Rioting Millennials. Rejoicing Racists. Gracious Christians.

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Christians, in this divisive time, let’s beware lest we be known more by complaining, stereotyping, and gloating than by our loving and extending grace.

Let’s beware lest we become a church of Jonah’s.

Jonah didn’t want to go to the Ninevites because they were different from him – and very, very horrible. But God called him to speak grace to an undeserving people.

We all have our own personal Ninevites: people who are different from us that we think in our self-righteousness don’t deserve God’s mercy.

For me, to be completely transparent, it was the stereotypical Boomer Trump supporter. I was fine with believers who chose the “lesser of two evils,” but I was very frustrated with the world of older, whiter Midwestern people who shocked the world when they gave him the Presidency. The coal worker in Ohio. The manufacturing employee in Michigan whose company moved to China. The blue collar hard-worker in Pennsylvania whose job got replaced by robots or illegal immigrants.

God’s love surely doesn’t extend to them! They are so ethnocentric. So unconcerned about morality in their choice of a candidate!

When Wednesday morning came, I woke to a new morning. And a new reality.

Drain the Swamp

There are a lot of needy people in the Midwest. Without a Savior. Looking for someone to make their lives great again.

These people need the grace of God. Not my hipster millennial judgment.

I’ve been so caught up in my own little world, going from coffee shop to coffee shop, fixated by tweets and hashtags. Talking only to millennial friends about a “bigoted” candidate that surely couldn’t win.

I’m happy to share the Gospel with fellow millennials in coffee shops. Go to an African-American or Latino neighborhood and extend love – no problem.

Show compassion to Muslims – easy. Show compassion to Trump supporters – no way!

I was blind to a whole host of people in desperate need of some grace.

That’s the lesson I learned from this election cycle.

Who are your Ninevites? For you Boomers, it may be those Muslims that you are excited about barring from the country. Or Hispanics you want to put on the other side of the wall. Or the millennials in downtown New York that you think are just sore losers. Or your Democrat friend on Facebook who is #stillwithher. For we millennials, it may be that older family member who won’t stop posting about draining the swamp. Or our neighbor with the Trump hat.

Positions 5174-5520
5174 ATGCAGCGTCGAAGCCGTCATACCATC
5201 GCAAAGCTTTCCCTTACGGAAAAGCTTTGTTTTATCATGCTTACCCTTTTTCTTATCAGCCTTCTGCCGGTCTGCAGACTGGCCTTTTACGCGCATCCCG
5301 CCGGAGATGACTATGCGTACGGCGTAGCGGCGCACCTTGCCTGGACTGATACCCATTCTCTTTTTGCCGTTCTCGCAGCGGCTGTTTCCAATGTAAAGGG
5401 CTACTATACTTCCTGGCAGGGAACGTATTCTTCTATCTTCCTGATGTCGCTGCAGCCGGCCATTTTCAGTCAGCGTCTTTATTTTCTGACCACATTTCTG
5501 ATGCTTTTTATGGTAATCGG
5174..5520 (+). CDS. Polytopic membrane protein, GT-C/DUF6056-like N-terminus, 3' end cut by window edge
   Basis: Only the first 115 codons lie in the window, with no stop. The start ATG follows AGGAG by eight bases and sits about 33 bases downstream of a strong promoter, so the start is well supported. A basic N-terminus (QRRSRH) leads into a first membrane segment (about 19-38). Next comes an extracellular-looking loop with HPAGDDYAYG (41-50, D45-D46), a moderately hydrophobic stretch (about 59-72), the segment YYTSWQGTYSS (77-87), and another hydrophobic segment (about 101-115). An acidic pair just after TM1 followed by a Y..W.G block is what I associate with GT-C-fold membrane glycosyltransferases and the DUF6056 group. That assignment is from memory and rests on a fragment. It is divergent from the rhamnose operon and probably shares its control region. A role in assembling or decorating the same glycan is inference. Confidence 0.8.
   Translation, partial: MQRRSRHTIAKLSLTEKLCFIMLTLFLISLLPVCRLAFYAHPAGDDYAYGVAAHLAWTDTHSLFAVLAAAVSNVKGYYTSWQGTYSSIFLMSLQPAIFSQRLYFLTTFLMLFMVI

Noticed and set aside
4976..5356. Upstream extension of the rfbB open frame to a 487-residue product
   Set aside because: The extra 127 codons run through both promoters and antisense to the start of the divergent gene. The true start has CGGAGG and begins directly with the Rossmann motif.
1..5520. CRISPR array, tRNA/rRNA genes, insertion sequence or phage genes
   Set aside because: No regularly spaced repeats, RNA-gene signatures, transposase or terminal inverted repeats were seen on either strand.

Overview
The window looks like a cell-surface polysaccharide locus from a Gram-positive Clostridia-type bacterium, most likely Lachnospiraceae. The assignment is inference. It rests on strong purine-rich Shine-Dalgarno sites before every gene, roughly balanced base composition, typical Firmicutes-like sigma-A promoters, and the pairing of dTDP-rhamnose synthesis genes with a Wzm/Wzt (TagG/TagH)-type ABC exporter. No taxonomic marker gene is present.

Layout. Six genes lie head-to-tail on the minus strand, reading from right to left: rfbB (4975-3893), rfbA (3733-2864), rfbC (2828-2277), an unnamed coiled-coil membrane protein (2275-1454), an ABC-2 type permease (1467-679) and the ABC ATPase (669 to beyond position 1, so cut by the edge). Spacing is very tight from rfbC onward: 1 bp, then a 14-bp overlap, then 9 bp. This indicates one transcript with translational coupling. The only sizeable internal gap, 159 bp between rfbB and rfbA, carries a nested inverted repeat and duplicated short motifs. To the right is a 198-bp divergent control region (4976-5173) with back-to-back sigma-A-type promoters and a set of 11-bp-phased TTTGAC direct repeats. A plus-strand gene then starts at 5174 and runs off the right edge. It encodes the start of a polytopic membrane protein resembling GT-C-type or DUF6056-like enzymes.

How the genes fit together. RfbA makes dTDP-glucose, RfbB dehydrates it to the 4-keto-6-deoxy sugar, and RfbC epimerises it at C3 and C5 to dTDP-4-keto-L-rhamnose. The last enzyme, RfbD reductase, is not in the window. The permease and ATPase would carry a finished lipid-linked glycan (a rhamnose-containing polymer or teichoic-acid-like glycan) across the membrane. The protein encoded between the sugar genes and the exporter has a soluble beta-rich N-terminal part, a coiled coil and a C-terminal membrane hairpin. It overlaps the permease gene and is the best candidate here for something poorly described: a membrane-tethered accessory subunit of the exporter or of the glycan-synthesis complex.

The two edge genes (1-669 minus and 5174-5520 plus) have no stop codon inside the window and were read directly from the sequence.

God’s grace is not content to stay in one people group. Or one voting block. Or one community. It knows no limits. It breaks through our prejudices and racist remarks and self-righteous judgments and hashtags to reach to individuals in rural Wisconsin and Rust-Belt Ohio and inner-city Chicago and Muslim-heavy Detroit.

Make Christians Gracious Again

It’s time for Christians to forget about the 2016 election cycle and start thinking about sharing the Gospel.

Let’s face it – there are some real hurting people out there right now. Imagine being the illegal immigrant mother who now thinks she will be deported with her young children. Think about the Muslim child who is fearful for his life at school in the Deep South. Think about the Trump supporter who’s been out of work for as long as Obama has been President. Think about people who just got a little bit of hope that things could change.

America is divided – but it has one thing in common: it needs the grace of Jesus.

America will not be made great by Supreme Court nominees or a wall. America’s greatness is directly dependent on the grace of God. I certainly hope for some policy changes and pray for the new President’s success. But what I’m most concerned about is not America’s greatness but my personal graciousness to those different from me.

Millennials. Boomers. Rioting on streets. Partying in the streets. Whatever you’re feeling from the election, it’s time to move on. It’s time to extend the grace of the Gospel to all people. While millennials are rioting and racists are rejoicing, may Christians of every generation be showing grace.

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